North American Network Operators Group|
Date Prev | Date Next | Date Index | Thread Index | Author Index | Historical
Economics of SPAM [Was: Micorsoft's Sender ID Authentication......?]
[email protected] wrote:
On Thu, 09 Jun 2005 17:40:55 PDT, Matt Ghali said:So you see, the reputation has nothing to do with your mom, and everything to do with the controlling entity, her ISP. Which makes the whole address-based sender reputation scheme almost workable, if you ignore the scaling issues.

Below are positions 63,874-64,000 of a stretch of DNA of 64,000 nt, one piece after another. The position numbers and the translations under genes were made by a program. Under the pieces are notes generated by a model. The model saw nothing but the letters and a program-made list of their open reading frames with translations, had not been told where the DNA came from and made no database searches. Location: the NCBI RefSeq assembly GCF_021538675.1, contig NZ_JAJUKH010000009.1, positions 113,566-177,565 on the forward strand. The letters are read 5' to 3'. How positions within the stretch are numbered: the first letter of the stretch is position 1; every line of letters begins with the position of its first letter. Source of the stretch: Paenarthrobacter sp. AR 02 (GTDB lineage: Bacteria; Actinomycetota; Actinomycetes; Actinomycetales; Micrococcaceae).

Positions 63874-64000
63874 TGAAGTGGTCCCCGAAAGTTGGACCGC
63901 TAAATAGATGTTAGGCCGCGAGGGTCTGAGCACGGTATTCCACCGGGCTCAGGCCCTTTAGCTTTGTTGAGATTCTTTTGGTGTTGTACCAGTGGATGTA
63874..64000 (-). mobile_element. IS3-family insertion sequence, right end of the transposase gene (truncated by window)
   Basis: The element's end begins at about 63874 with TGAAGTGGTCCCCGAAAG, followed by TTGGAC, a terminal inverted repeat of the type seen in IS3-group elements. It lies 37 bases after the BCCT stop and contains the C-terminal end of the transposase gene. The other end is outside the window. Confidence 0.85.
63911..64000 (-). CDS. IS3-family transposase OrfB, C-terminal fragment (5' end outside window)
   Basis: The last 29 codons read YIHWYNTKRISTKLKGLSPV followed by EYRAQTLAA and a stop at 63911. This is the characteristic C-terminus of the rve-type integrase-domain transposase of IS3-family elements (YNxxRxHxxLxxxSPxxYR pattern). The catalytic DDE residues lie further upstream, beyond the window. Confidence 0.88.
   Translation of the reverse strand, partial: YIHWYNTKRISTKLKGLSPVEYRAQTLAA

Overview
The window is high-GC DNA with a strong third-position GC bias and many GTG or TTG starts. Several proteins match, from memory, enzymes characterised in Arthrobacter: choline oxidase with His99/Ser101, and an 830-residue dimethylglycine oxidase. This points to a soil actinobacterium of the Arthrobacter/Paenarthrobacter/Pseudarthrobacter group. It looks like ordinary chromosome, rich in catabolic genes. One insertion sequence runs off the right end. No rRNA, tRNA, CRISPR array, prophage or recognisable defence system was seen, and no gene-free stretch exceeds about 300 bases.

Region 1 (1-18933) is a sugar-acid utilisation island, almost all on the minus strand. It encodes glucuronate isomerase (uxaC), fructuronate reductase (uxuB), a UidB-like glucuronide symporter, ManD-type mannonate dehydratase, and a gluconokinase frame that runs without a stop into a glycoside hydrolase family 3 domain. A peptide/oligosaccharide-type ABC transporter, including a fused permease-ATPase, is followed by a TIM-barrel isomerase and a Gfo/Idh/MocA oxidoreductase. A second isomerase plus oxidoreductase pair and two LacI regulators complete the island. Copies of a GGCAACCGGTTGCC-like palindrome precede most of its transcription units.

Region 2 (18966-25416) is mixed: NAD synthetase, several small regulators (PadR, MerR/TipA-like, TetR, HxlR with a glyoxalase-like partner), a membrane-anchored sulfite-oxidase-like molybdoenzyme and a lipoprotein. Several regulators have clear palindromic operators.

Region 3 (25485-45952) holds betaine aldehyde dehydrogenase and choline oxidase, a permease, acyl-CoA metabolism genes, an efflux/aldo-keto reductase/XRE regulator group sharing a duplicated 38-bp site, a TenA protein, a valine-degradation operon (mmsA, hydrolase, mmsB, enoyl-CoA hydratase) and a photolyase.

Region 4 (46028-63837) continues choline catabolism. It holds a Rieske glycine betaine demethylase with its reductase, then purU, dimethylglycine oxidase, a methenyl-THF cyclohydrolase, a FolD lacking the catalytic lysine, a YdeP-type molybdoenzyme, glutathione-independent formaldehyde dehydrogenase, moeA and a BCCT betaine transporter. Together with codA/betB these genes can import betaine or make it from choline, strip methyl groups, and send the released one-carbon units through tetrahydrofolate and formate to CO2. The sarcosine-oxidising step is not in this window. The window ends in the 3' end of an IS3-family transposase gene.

Exactly. Everyone in the SPAMwar has to be aware that SPAM can't be stopped until its transaction costs approach that of the cheapest other advertising method. That can be snailmail spam, telephone terror^Wmarketing, whatever, you name it. SPAMmers will do whatever is economically feasible to send their SPAM. If this includes commanding zonbie armies they will. If it includes hacking real mailserver with good reputation they will. If it includes buying IP space they will. You have to manage to lower the reputation of that host within a very short amount of time to increase the transaction costs sufficiently for the spammer to make the effort worthwhile. On the other hand you make the life for the hacked mail server miserable. And if you let the reputation of a host bounce back to fast spammers will use it by schedule. Spam for two hours today and again in two days and again and again. The current Internet email system is an open system because SMTP was built that way. Note that there can't be any other 'rewrite' of SMTP that fixes the SPAM problem and remains open at the same time. It follows that all the chatter that SMTP is broken is false and misguided unless you want a closed system controlled by one entitiy. Everything that can be done to keep the SPAM problem in check (fixing is impossible by definition): 1a) must be simple so that many million server administrators can understand it. 1b) must scale to millions of legitimate mail servers. 1c) must not break common functionality for users. With high probability there is no one (complex) system fulfilling all of these point at the same time. In all likelyhood it can only be achieved by a combination of simple systems/mechanisms each tailored to deal with a specific part of the problem. This kind of approach not only scales on the deployment side but also on the time line. Spammers adopt and will change strategy as they have done many times in the past. The options we have are: 2a) forward DNS based information (reverse MX information). 2b) reverse DNS based information. 2c) blacklisting. 2d) whitelisting. 2e) cryptographic signatures. Each of them can contribute to a different part of the problem and none of them can fix the entire one. IETF MARID tried to stuff too many things into one of the above systems and failed. Each of them has its own unique advantages and disadvantages and tackles the problem on a different layer and is under different administrative control. Now create a specific (sub)problem description, select the approriate option from above and specify a *simple* and easily understandable mechanism to make use of it. -- Andre [Info: I'm one of the authors of qmail-ldap which is a large-scale clustered mail server software used by ISPs as Speakeasy.net in the US and India's Rediff among others]